In Chechnya, his name was subsequently given to the central streets of major cities and regional centers, the main street in the capital Grozny, a garden, a park, a mosque, courts, a gymnasium, a sports arena and even a cargo ship. A street in Moscow has also been named after Kadyrov.

Such attention is paid to the person of Kadyrov Snr. partly because he has become something of a symbol of the new statehood of Chechnya, which for some time was a de facto independent entity at war with the Kremlin, but which eventually submitted after Russian federal troops took control of the republic in July 2000.

Not everyone is happy about this situation, both in the North Caucasus and within Russian society, and the existing unity is rather fragile. Because of this, the current federal authorities face a difficult task.

On the one hand, they must demonstrate to the Chechens that they are accepted and respected in Russia, but at the same time, the authorities should contain discontent among Russia's non-Caucasian population about the unruly behavior of the Chechens (for instance, shooting and racing in Moscow or the desire to set their own rules in Stavropol) and the fact that Chechnya is a heavily subsidized region, which eats up a significant portion of Russia's budget.

Awkward step

The uproar that erupted around the St. Petersburg bridge shows that the authorities made an obvious mistake by handing down a decision to name it after Kadyrov.

While Moscow, which attracts huge numbers of migrant workers from republics and regions around Russia, is relatively ethnically diverse and indifferent to what its peripheral streets are called, St. Petersburg is very possessive about each stone of its cultural and historical heritage.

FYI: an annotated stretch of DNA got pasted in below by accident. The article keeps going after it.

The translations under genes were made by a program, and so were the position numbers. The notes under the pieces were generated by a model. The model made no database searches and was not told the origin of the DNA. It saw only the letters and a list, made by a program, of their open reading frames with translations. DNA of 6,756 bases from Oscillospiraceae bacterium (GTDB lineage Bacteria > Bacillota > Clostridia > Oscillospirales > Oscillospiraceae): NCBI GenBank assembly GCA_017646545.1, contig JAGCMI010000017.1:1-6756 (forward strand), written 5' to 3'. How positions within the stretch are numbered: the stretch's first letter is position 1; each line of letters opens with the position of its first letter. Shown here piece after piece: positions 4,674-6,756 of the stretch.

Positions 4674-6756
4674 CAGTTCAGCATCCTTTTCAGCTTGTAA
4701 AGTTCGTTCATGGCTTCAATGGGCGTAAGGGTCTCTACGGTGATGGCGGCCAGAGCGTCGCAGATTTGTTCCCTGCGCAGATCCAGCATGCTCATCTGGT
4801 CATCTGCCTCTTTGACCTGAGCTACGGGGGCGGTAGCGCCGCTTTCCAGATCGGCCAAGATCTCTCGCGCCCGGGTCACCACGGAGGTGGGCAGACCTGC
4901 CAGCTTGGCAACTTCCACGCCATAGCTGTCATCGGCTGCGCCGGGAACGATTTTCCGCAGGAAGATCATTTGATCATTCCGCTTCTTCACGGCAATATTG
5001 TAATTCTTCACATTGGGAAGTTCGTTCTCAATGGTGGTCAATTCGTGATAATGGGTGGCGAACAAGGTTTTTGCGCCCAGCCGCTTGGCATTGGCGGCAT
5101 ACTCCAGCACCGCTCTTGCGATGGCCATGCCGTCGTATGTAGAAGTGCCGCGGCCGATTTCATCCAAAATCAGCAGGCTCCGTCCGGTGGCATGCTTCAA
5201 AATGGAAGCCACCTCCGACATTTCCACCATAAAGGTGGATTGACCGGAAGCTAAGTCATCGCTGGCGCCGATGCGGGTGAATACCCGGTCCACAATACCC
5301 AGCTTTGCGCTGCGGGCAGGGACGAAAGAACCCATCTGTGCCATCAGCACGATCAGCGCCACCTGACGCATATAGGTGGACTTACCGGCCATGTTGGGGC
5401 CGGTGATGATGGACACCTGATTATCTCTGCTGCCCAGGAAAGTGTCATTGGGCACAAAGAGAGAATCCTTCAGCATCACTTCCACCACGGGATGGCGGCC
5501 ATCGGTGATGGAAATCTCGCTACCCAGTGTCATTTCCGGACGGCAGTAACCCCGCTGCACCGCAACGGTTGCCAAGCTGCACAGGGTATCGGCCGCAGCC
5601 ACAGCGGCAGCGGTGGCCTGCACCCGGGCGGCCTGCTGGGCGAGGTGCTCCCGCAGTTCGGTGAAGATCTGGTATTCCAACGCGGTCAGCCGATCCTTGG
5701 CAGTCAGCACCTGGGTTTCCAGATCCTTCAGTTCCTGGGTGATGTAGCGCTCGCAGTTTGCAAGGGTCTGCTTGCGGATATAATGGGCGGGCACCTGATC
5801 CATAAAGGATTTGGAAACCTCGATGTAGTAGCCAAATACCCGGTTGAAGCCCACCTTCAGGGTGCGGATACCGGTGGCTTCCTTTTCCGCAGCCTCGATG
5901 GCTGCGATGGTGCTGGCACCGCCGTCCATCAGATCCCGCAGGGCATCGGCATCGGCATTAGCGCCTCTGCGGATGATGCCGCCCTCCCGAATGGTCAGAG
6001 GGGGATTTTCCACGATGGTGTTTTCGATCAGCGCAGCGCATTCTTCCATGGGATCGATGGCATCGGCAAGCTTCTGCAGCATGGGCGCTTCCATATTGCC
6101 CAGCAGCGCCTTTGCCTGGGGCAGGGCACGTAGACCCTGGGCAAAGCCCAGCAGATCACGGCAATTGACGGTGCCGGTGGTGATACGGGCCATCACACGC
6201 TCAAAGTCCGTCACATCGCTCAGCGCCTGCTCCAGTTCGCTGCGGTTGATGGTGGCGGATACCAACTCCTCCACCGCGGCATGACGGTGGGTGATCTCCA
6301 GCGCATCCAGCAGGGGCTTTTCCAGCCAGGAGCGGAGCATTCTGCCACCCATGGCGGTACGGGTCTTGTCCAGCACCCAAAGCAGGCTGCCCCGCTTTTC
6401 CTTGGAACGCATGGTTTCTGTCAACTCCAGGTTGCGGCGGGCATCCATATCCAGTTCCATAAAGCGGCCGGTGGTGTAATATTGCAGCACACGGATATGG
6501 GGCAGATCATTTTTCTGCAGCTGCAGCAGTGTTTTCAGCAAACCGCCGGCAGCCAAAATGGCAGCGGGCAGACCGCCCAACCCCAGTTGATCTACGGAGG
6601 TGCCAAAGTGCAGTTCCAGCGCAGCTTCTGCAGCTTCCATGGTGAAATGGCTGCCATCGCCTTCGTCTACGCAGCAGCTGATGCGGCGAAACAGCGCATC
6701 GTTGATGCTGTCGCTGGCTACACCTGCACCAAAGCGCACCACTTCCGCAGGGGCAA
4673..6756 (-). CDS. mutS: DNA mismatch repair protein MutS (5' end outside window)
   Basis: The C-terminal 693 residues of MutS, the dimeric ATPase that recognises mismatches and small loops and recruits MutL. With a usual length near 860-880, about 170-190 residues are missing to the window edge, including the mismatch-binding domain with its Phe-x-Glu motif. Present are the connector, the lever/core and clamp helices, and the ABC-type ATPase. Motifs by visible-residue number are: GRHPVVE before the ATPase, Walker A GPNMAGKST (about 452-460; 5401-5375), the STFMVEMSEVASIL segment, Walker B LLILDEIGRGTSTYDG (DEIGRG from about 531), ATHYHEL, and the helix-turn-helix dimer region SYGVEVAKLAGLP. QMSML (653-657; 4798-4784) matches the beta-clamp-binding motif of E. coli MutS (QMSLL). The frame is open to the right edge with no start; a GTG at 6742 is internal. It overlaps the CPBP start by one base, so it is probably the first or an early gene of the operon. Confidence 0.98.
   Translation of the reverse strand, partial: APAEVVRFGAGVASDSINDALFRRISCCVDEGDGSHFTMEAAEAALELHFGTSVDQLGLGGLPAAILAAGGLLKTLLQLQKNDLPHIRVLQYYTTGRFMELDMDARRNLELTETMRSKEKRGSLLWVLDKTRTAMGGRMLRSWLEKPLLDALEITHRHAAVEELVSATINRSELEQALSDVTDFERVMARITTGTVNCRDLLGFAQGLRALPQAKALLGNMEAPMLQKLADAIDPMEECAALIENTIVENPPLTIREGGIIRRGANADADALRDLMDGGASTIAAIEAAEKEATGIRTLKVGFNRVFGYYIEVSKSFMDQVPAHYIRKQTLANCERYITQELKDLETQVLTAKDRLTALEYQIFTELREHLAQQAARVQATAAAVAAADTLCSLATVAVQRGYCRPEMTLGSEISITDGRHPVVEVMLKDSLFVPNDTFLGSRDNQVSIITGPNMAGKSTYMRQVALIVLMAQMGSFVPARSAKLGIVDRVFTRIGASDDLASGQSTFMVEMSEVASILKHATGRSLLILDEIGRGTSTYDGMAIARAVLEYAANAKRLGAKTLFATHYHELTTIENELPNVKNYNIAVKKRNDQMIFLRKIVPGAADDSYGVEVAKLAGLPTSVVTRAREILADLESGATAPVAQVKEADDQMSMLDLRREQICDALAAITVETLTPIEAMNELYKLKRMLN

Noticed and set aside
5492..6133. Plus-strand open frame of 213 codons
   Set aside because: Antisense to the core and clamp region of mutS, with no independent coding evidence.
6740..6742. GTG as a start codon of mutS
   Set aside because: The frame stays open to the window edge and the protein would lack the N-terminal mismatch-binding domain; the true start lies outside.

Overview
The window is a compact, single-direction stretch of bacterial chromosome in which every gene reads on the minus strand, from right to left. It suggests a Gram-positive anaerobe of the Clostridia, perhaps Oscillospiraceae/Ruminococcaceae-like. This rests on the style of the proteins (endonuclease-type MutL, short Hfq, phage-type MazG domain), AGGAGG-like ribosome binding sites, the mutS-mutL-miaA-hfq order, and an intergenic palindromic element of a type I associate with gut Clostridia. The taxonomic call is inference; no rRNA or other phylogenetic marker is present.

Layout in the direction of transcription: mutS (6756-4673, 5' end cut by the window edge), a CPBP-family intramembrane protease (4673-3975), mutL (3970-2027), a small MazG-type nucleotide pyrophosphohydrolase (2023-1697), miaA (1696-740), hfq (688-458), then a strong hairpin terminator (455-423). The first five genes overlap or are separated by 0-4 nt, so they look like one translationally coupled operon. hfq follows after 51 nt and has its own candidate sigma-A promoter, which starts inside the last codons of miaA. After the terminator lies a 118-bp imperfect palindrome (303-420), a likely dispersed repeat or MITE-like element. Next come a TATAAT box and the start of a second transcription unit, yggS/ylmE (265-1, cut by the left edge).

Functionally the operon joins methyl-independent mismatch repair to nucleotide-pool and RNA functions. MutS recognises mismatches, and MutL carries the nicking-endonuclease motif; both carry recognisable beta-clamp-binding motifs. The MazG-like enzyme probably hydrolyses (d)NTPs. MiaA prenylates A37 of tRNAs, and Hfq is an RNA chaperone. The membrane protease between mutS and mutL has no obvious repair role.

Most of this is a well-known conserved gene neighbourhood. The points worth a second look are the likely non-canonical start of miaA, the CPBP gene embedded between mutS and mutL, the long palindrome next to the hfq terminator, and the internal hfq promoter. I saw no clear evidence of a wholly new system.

And the resistance against the Kadyrov bridge has attracted a wide range of disgruntled people under its banner – from nationalists advocating the separation of the North Caucasus from Russia to ordinary St. Petersburg residents outraged at the authorities' arbitrariness.

"You as a citizen are not paid any attention, you are an empty space," the renowned film director Alexander Sokurov wrote in an open letter to the authorities.

"This event also caused a backlash from the citizens who are loyal to the authorities and the Chechens," said Mikhail Remizov, the president of the National Strategy Institute. "It showed the leadership's disrespect to the citizens. This is an obviously imposed decision."

No sense of proportion

The events surrounding the naming of the bridge also channeled the deep tension and discontent that exists in Russian society toward the North Caucasus.

Over the last few months, media reports covered an attack on a bus full of Russian and foreign journalists, Ramzan Kadyrov's call to try all opposition activists for "subversive activities," conflicts with human rights activists and federal security forces, as well as the news about the transfer of control of the local oil industry to Chechnya (for which separatists and Akhmad Kadyrov himself once fought) and Ramzan Kadyrov's complaints about a shortage of federal money.

All this provided a negative background for the authorities' heavy-handed step to promote the image of Chechnya.

"Perhaps this promotion is necessary; many efforts in this regard, by the way, are quite successful," said Remizov. "But this example had an opposite effect. It is about the lack of a sense of proportion in promoting the interests of the Chechen Republic in the public space."

Read more: Russia’s strict new anti-terror laws: What is the debate about?